Given what behavioural science teaches us about the importance of frictions in the decision making process that allow consumers an opportunity to pause before they purchase, we need to ask whether it is appropriate that a consumer purchase a complex and potentially life-changing product in a one-click process.

There are more basic issues too, such as the actual products being offered – products like binary options which are no more an investment than betting on a horse.  The European Securities and Markets Authority’s (ESMA’s)  work to protect consumers from binary options and Contracts for Difference is a shining example of the European Supervisory Authorities (ESAs)  and national competent authorities (NCAs) working together to better protect consumers from risky products often sold online and across borders.

We also need to think about how many firms truly prioritise consumer needs rather than business outcomes in designing their products and digital journeys. Consumer disclosure, complaints and claims handling practices may be underdeveloped in immature or emerging firms. And if these issues pose challenges for regulated entities, the risks to consumers are arguably even greater in unregulated sectors.

On top of all of this, there is the reality that the increased provision of digitised services may have the unintended consequence of increasing, rather than reducing, financial exclusion. There is little point taking pride in a highly advanced financial services industry if the result is that vulnerable consumers get left behind.

As the ecosystem evolves at pace and becomes increasingly complex, these and other questions present real challenges to regulators and supervisors. While it is inevitable that consumer and investor protection issues will arise that could not have reasonably been foreseen or that may be the result of fraud, criminal conduct or human error, the onus on us collectively is to ensure our regulatory and supervisory frameworks are kept under continuous review, that we are alive to emerging issues, and have the capacity to respond accordingly.

In the fintech sector in particular, the “move fast and break things” entrepreneurial motto must be met by the appropriate regulatory response to safeguard stability and protect consumers. Let me say that the Central Bank’s aspiration is for a trustworthy and resilient financial services system that sustainably serves the needs of the wider economy and its customers.

And, for that to happen, we need to develop adaptive legal and regulatory frameworks that are capable of harnessing the innovation for the benefit of consumers while also managing the associated risks. And, given the cross-border phenomena and the rapid pace of innovation, we need to move fast at EU level - but not so fast that we dispense with the meticulous work required to analyse the emerging risks and to design the right response to protect consumers.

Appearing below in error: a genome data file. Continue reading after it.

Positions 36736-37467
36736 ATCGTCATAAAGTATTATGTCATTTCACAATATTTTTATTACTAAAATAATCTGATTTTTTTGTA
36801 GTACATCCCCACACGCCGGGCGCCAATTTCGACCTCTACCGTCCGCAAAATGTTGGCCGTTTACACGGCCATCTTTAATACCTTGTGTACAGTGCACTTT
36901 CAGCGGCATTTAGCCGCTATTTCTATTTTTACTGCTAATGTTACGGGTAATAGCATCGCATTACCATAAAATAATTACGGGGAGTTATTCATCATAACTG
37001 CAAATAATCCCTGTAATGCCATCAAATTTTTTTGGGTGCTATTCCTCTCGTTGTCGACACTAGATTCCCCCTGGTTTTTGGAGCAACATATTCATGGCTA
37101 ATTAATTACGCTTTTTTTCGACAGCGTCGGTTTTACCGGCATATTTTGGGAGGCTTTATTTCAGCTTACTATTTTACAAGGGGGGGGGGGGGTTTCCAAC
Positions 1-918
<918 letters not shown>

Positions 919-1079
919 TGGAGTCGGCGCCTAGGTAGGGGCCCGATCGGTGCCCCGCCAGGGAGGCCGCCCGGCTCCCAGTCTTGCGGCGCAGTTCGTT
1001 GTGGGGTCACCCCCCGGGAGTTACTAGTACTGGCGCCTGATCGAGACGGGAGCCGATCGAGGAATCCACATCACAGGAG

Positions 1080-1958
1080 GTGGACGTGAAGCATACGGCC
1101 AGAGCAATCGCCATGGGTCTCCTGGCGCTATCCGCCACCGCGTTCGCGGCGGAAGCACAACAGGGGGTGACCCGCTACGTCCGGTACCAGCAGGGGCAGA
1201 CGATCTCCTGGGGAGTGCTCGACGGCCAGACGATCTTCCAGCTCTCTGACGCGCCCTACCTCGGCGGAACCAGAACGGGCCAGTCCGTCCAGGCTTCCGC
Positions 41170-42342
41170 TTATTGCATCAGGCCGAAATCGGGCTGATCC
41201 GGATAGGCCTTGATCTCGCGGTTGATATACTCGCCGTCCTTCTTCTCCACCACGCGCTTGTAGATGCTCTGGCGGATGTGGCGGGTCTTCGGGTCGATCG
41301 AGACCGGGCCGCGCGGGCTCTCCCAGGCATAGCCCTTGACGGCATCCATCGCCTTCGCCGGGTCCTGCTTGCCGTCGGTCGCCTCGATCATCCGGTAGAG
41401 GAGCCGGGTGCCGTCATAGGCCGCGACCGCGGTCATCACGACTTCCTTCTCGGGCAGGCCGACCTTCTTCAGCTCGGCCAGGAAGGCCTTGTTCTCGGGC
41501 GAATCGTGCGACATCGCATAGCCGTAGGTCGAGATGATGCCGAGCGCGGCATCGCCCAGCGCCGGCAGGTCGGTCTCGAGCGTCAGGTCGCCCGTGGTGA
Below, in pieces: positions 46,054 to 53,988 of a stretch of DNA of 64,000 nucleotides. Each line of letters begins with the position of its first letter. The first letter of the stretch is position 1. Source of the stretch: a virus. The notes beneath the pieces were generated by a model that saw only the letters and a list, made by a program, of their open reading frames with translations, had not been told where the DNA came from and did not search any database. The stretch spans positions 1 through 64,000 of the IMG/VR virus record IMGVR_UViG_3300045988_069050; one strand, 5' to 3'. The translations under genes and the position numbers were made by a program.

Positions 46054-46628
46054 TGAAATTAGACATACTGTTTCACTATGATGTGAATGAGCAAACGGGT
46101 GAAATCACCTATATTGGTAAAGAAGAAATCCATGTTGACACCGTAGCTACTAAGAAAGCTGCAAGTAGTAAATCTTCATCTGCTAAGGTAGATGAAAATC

Further Supervisory Convergence

The Central Bank of Ireland strongly supports moves towards enhanced supervisory convergence However, as regulators we should be clear that this combination of increasing mandate, greater complexity and a degree of uncertainty as to how markets are going to evolve, means we have to adopt an increasingly rigorous, risk-based approach to where we devote our finite resources.

As a result of the reform package, the ESAs will now be empowered to undertake in-depth thematic reviews of market conduct, developing retail risk indicators to identify potential causes of consumer harm; look at the development of costs and charges of retail financial services and products in Member States and carry out mystery shopping – all welcome developments.

Significantly, the power to ban or restrict products has now been extended to one year after two periods of six-month measures. In the case of the European Banking Authority (EBA), the scope is expanded to explicitly include the Consumer Credit Directive and the Payment Accounts Directive which will allow it to look at consumer issues across a range of activities including lending practices.

In addition, the supervisory convergence toolkit has been strengthened to give the ESAs stronger peer review powers and to oblige them to develop and maintain an up-to-date handbook on the supervision of financial institutions in the Union which sets out best practices. The ESAs can also establish coordination groups in which all NCAs must participate to promote supervisory convergence and identify best practices.

In the case of convergence, we need to learn from each other how we are undertaking our supervisory work in order to develop a common supervisory approach to EU-wide supervision priorities.

Environmentally Sustainable Financial Products

Importantly, the ESA review has given the ESAs a new mandate to take account of sustainable business models and the integration of environmental, social and governance related factors in carrying out their tasks.

How are consumers to know whether the firms in which they choose to invest are, in fact, sustainable? How are they to know the extent to which environmental risks could affect their financial choices? How are they to assess how climate change might impact on the profitability of their investments?  And what assurances can they be given that firms that claim to be pursuing an environmentally friendly strategy are actually doing so?

Our work on sustainable finance in the ESAs grapples with these kind of issues by completing the taxonomy and disclosure requirements for investors. In this way, we work to support making European sustainable finance a reality. For if consumers are empowered to make an informed choice to buy sustainable products, we will have taken another important step on the road to tackling the urgent problem of climate change.